#Narconoia Update: Mar. 13, 2014

Danny Benavides
Traces of Reality
March 13, 2014

 

Since the capture of Dionisio Loya Plancarte (alias “El Tio”) in late January, Michoacan’s autodefensas have made enormous gains against the Caballeros Templarios cartel. Just two weeks ago, Mexican Federal Police killed Templarios leader and plaza boss Francisco Nuñez Galeana (alias “El Pantera”). Since then, police and military, in conjunction with autodefensas organized under the legally-recognized Rural Defense Corps, arrested extortionists Luis Alfredo Aguilera Esquivel (an illegitimate son of Servando Gómez Martínez, alias “La Tuta,” still at large and the the subject of the final link in last week’s Narconoia Update) and Cristian Salinas Ruiz. In the days following, Mexican Federal Police and RDC autodefensas also arrested cartel plaza bosses Abraham Zamora Zamudio and Javier Álvarez.

Early Sunday morning, on March 9, 2014, Mexican Marina killed Caballeros Templarios demigod and former La Familia Michoacana founder, Nazario Moreno González (alias “El Chayo” and “El Más Loco”), during a shootout that erupted after Moreno González refused to surrender. Marina forces and Federal Police had been guided to Chayo’s location through intelligence gathered by autodefensas units, who assisted in the operation.

This marks the second time “El Chayo” has been declared dead. Rumors of his demise spread far and wide after a massive clash with Mexican Marina in December of 2010. Back then, Mexican government officials claimed that the body of Nazario Moreno González had been taken from the scene by cartel operatives. This time they have a body and the physical proof to confirm it.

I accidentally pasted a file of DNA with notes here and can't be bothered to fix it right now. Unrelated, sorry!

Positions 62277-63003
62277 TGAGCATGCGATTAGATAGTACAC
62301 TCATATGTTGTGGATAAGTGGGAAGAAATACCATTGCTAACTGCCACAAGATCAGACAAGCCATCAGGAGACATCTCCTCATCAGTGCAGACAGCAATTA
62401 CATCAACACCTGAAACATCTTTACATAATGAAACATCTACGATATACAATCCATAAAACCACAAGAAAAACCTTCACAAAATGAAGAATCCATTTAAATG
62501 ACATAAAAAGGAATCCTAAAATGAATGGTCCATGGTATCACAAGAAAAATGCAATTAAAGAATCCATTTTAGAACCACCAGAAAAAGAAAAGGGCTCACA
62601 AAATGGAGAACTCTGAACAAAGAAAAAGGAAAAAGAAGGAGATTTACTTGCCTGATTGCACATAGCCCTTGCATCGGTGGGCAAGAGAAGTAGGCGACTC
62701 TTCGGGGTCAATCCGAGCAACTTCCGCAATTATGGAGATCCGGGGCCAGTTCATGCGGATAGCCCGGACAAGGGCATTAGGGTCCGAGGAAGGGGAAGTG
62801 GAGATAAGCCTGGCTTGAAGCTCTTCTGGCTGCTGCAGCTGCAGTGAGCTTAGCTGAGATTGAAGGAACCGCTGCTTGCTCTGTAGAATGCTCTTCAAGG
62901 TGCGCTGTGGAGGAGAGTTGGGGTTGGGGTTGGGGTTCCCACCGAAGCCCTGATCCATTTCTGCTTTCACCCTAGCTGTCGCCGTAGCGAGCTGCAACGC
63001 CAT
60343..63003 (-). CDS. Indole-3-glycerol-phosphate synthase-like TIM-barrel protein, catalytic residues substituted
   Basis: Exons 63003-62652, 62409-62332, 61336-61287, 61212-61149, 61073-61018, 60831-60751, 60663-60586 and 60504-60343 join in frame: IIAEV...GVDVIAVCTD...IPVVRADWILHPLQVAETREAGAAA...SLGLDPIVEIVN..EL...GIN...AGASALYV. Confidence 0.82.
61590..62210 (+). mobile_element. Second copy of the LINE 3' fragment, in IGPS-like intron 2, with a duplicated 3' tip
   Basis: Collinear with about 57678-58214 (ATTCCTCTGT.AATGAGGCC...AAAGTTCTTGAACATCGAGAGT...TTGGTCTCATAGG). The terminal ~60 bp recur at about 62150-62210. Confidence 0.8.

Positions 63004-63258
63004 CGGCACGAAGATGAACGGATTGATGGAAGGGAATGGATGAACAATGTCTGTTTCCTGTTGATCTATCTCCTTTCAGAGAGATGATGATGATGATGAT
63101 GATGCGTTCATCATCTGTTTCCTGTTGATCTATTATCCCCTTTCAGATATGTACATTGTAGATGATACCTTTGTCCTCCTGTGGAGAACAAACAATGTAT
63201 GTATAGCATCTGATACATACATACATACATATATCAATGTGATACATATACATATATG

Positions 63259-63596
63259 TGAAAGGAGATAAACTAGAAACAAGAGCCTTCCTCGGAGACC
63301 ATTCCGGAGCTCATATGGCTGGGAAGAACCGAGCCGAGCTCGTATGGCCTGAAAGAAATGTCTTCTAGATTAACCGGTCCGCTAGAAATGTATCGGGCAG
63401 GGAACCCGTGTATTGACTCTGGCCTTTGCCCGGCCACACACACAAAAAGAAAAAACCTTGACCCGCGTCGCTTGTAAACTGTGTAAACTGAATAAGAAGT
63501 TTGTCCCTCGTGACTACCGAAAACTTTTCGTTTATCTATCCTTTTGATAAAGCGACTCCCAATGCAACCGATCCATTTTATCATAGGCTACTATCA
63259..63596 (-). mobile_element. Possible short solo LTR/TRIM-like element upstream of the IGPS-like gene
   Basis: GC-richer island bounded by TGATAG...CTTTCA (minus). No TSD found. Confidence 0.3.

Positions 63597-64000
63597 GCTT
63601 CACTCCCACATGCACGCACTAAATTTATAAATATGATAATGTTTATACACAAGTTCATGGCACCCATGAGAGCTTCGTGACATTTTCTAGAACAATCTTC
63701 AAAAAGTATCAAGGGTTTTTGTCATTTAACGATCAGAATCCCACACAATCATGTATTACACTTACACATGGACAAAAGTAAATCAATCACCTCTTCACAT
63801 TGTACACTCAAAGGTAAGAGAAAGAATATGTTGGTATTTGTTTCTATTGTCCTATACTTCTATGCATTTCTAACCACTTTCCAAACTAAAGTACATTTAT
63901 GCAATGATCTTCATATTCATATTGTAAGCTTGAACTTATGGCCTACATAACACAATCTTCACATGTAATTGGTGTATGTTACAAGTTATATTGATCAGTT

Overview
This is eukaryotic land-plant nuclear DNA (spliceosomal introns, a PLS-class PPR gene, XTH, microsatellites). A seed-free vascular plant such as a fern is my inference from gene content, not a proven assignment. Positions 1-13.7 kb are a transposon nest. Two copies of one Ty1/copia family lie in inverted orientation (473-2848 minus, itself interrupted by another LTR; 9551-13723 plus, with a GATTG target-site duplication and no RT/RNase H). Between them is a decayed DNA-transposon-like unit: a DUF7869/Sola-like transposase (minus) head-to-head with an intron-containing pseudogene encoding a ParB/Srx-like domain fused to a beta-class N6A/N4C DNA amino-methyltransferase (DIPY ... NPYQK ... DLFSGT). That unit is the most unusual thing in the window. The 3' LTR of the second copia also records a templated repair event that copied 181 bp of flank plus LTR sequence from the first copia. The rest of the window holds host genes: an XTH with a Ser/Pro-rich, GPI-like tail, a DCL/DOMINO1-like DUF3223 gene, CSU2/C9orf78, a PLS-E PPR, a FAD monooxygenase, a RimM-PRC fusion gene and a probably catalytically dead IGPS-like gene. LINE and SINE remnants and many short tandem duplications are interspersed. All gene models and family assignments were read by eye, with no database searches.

“El Tio” was reportedly killed once before as well, but it was information obtained from him, Tuta’s son, and fellow Templarios after this recent string of captures that led the forces right to Chayo.

Disappointingly, even as the final blows to the Caballeros Templarios are dealt — with only La Tuta, Kike Plancarte, and remaining security detail in hiding — cartel infiltrators within the autodefensas units are beginning to set Michoacan’s self-defense groups on to the same path taken by the armed vigilante groups in Colombia.

With all of these important developments in Michoacan, this week’s links will focus on this subject, plus a few miscellaneous links worth checking out as well.

Michoacán’s “narcosaint” meets death in a hail of gunfire, again

El Chayo Killed…Again via Chivis Martínez @ Borderland Beat

Really dead this time: Mexico confirms man killed Sunday was drug capo ‘slain’ in 2010 via Adriana Gomez Licon @ Associate Press/Dallas Morning News

‘Dead’ Mexican drug kingpin likely killed in shootout: official via Dave Graham and Simon Gardner @ Reuters

Drug kingpin is really dead this time, Mexican officials say via Richard Fausset @ The Los Angeles Times

Mexican Drug Lord, Thought Dead in 2010, Is Reported Killed Randal C. Archibold @ The New York Times

Mexican authorities kill Knights Templar drug cartel leader Nazario Moreno via Joshua Partlow and Gabriela Martinez @ The Washington Post

Mythical Leader of Mexico Cartel Dead – For Sure This Time via Jeremy McDermott @ InSight Crime